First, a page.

This isn’t a logical necessity: Faithful presence doesn’t per se require silence and indifference. But I’m hard-pressed to come up with an historical example of quietism and commitment to fighting injustice going together. And it is insensitive to the social and cultural context in which Christians are called to live out their faithfulness.
Now, re-read that a couple of times before you go forward here because it’s a more than a little absurd.
A few words before you watch this video.
1. The point is obvious, and it’s been said before, but to see it in this high production value should make you at least be happy that the point is also going mainstream.
2. The stunning irony of this video is that it comes from North Point Media — which is a function of North Point Church, Andy Stanley’s church. It’s a church foundational to the “Catalyst” network of churches which, if you ask me, are among the ones getting poked at in the video.
3. It’s Friday. Sunday’s coming.
I have no idea how long ago I received my review copy of Abide by Jared C. Wilson, but it has had me on a guilt trip every since it came in the mail box.
See: Jared and I sort of met because we both started blogging at Evangel, and I think we weren’t supposed to like each other. He’s a Boar’s Head Tavern guy; I’m obviously a PyroManiac. He’s not really one of the “YRR” crowd even though he has some friends there, and somehow I am – even though I prolly don’t really have any friends there except Zach Bartels and Tad Thompson, may a blessing be upon them. And my guilt trip has come from the fact that Jared’s book deserves a good review, and I haven;t had time to make one. Until now.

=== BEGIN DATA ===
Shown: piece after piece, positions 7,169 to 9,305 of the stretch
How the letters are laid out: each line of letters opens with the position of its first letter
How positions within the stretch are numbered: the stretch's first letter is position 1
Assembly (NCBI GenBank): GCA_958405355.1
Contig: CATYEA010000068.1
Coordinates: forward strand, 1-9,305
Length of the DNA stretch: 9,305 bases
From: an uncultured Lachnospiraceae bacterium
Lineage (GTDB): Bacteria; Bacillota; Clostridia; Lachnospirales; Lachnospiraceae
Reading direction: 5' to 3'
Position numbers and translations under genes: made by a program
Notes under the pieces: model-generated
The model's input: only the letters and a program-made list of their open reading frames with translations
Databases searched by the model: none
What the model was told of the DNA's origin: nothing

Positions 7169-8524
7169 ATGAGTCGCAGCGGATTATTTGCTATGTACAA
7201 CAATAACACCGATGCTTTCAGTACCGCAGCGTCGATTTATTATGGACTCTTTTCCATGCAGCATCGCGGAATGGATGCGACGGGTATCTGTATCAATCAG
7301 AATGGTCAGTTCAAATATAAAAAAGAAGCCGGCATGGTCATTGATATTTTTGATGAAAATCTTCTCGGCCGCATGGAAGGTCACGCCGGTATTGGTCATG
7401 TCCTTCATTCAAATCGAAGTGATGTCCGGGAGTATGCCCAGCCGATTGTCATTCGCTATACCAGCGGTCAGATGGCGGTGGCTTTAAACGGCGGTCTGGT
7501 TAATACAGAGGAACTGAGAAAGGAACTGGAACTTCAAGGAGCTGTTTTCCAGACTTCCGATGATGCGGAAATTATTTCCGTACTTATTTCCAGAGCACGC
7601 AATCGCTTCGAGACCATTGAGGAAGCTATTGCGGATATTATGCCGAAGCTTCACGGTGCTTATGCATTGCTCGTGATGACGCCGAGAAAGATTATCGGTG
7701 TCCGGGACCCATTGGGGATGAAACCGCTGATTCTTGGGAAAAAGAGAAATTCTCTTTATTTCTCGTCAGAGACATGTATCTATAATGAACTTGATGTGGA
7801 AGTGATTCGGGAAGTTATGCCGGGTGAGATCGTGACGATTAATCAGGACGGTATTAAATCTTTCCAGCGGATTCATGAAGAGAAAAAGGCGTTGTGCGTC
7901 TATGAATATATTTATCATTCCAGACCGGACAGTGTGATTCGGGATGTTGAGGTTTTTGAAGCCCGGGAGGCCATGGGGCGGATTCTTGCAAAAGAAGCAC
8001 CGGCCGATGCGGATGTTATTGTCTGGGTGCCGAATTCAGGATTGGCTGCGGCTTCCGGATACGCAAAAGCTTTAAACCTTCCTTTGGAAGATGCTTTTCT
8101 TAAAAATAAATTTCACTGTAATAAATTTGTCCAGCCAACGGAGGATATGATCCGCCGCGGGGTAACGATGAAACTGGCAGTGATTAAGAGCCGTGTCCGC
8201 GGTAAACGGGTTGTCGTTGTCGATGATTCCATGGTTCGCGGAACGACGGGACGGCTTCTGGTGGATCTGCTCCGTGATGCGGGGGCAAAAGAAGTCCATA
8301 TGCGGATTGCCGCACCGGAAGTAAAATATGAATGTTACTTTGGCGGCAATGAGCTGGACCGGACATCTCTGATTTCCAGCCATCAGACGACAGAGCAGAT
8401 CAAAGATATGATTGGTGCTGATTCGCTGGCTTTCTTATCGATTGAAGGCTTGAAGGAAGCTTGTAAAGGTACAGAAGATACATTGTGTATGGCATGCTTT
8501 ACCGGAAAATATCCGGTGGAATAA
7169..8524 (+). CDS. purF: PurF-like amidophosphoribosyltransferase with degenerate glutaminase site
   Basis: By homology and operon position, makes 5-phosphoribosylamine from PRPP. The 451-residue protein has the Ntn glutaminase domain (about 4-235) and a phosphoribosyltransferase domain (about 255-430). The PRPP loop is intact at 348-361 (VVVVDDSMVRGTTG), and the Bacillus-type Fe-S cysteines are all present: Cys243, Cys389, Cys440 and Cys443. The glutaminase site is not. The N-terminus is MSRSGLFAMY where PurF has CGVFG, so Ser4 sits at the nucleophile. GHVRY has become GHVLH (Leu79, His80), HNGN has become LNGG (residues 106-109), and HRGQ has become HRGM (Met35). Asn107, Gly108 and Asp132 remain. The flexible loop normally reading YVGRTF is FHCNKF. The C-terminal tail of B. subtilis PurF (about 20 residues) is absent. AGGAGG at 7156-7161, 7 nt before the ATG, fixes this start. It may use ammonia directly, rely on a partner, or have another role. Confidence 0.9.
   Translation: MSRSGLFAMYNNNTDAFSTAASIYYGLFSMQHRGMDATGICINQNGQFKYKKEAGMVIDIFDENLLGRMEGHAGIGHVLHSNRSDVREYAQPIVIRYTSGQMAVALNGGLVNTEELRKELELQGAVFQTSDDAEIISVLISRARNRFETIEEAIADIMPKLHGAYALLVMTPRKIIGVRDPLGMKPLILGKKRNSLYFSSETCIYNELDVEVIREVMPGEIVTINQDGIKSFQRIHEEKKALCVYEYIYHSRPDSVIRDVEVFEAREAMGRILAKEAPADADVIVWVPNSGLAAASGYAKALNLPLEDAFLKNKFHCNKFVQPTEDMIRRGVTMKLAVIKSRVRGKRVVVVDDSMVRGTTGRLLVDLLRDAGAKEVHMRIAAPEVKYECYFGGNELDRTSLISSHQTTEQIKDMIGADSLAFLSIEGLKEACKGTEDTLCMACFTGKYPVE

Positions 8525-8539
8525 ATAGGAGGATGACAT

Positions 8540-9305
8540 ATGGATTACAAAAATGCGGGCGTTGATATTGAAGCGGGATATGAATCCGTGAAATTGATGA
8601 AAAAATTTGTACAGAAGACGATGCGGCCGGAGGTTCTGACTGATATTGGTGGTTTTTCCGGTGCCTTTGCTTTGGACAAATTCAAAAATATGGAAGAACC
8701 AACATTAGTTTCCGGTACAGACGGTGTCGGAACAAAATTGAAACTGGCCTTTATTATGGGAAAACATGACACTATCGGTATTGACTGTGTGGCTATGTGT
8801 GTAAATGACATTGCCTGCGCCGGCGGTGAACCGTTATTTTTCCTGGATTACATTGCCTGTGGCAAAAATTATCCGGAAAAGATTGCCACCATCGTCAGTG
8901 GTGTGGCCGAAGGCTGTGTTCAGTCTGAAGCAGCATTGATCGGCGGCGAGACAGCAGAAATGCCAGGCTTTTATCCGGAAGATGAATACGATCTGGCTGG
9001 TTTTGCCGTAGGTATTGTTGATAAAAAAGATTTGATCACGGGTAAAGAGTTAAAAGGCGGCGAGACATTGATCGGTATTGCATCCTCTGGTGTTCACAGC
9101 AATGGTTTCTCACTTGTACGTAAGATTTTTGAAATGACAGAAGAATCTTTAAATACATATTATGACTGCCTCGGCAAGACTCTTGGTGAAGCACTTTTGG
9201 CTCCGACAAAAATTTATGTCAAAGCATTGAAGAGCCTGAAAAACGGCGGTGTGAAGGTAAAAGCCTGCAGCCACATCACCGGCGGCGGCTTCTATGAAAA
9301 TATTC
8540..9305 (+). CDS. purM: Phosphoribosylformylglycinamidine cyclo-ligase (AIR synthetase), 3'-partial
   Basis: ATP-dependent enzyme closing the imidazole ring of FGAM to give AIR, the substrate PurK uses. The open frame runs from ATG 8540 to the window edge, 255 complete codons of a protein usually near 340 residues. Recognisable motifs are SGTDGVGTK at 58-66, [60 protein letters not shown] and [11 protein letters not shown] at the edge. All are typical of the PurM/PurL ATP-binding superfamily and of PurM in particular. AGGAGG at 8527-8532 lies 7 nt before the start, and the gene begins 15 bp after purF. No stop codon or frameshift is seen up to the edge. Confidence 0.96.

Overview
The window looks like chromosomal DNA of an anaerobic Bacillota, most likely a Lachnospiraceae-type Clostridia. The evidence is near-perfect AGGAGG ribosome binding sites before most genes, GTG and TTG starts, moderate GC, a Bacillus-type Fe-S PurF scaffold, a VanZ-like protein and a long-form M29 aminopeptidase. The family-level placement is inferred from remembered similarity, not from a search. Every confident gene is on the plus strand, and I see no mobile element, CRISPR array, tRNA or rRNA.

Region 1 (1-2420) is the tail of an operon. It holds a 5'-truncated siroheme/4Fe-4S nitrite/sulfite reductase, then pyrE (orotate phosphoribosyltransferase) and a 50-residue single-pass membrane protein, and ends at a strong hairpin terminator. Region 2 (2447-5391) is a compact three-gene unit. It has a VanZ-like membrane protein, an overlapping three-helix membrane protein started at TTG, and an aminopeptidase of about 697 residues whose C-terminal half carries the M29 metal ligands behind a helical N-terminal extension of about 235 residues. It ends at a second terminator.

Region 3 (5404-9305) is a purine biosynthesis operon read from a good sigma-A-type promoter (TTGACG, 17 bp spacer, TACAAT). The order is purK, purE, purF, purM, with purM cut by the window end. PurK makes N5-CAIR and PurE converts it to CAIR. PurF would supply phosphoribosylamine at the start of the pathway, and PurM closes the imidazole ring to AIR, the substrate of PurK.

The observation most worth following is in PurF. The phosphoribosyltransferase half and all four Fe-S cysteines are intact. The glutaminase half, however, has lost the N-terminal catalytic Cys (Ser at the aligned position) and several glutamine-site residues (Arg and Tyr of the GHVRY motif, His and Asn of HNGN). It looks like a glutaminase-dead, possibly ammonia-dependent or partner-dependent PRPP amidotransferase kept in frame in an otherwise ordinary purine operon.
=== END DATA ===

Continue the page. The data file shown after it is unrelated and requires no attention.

Before closing the last thread on bashing Calvinism, I noted this as one of the comments:
If it is contended that people go to Hell because God elects them to Hell, then I absolutely believe that Calvinism is antithetical to Scripture because the Bible tells that God wants all to be saved, that Jesus died for all people, and that God wills the good, and that Hell is not good.
Well, that’s an interesting perspective.
Let’s make sure we get a couple of things right if this is where the discussion is going:
 Some people in the reformed camp would contend double predestination — that God actively elects the salvation of those who are saved and actively predestines the damnation of those who are finally sent to hell. I admit I understand the logic of this and can gravitate this way, but I also am certain that this is not the classic reformed position. It is a later systematic adaptation, and I would put it up for discussion as to whether it’s actually hypercalvinism or not. It may not be, but I’m saying that I can see how it might be. The person from the comments, above, is against double predestination, and I thank him for it.
 The classic reformed position is that God elects the saved and simply doesn’t do anything for those not elected from an eternity-past standpoint, offers them the Gospel as a choice in the present, and will condemn those who do not repent and believe on the basis of their works in the final account. The elect are predestined, and those who do not come to faith are condemned for their sin. The WCF says it this way:
God hath appointed a day, wherein he will judge the world in righteousness by Jesus Christ, to whom all power and judgement is given of the Father. In which day, not only the apostate angels shall be judged; but likewise all persons, that have lived upon earth, shall appear before the tribunal of Christ, to give an account of their thoughts, words, and deeds; and to receive according to what they have done in the body, whether good or evil.
The end of God’s appointing this day, is for the manifestation of the glory of his mercy in the eternal salvation of the elect; and of his justice in the damnation of the reprobate, who are wicked and disobedient. For then shall the righteous go into everlasting life, and receive that fulness of joy and refreshing which shall come from the presence of the Lord: but the wicked, who know not God, and obey not the gospel of Jesus Christ, shall be cast into eternal torments, and punished with everlasting destruction from the presence of the Lord, and from the glory of his power.